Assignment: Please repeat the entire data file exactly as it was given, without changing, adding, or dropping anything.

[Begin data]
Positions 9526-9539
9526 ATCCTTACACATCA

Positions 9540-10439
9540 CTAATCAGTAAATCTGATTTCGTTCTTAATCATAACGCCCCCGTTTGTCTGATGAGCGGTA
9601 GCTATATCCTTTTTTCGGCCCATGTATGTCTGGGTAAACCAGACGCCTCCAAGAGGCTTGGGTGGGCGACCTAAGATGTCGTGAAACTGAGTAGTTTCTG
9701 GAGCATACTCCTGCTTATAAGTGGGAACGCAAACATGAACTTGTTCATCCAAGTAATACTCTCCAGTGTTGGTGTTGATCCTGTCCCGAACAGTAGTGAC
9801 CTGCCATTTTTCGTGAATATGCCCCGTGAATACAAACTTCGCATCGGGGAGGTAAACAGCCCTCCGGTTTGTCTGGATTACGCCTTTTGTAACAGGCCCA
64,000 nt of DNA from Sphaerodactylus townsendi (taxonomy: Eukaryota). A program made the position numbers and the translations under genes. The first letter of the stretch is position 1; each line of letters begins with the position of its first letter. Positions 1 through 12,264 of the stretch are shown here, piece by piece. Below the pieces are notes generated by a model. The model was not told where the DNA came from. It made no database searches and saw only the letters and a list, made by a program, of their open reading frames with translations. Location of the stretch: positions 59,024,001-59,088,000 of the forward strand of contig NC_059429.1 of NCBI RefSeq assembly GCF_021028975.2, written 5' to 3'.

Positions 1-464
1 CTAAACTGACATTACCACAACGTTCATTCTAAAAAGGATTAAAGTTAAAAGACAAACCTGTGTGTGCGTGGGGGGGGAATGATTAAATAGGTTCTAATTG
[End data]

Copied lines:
Positions 9526-9539
9526 ATCCTTACACATCA

Positions 9540-10439
9540 CTAATCAGTAAATCTGATTTCGTTCTTAATCATAACGCCCCCGTTTGTCTGATGAGCGGTA
9601 GCTATATCCTTTTTTCGGCCCATGTATGTCTGGGTAAACCAGACGCCTCCAAGAGGCTTGGGTGGGCGACCTAAGATGTCGTGAAACTGAGTAGTTTCTG
9701 GAGCATACTCCTGCTTATAAGTGGGAACGCAAACATGAACTTGTTCATCCAAGTAATACTCTCCAGTGTTGGTGTTGATCCTGTCCCGAACAGTAGTGAC
9801 CTGCCATTTTTCGTGAATATGCCCCGTGAATACAAACTTCGCATCGGGGAGGTAAACAGCCCTCCGGTTTGTCTGGATTACGCCTTTTGTAACAGGCCCA
64,000 nt of DNA from Sphaerodactylus townsendi (taxonomy: Eukaryota). A program made the position numbers and the translations under genes. The first letter of the stretch is position 1; each line of letters begins with the position of its first letter. Positions 1 through 12,264 of the stretch are shown here, piece by piece. Below the pieces are notes generated by a model. The model was not told where the DNA came from. It made no database searches and saw only the letters and a list, made by a program, of their open reading frames with translations. Location of the stretch: positions 59,024,001-59,088,000 of the forward strand of contig NC_059429.1 of NCBI RefSeq assembly GCF_021028975.2, written 5' to 3'.

Positions 1-464
1 CTAAACTGACATTACCACAACGTTCATTCTAAAAAGGATTAAAGTTAAAAGACAAACCTGTGTGTGCGTGGGGGGGGAATGATTAAATAGGTTCTAATTG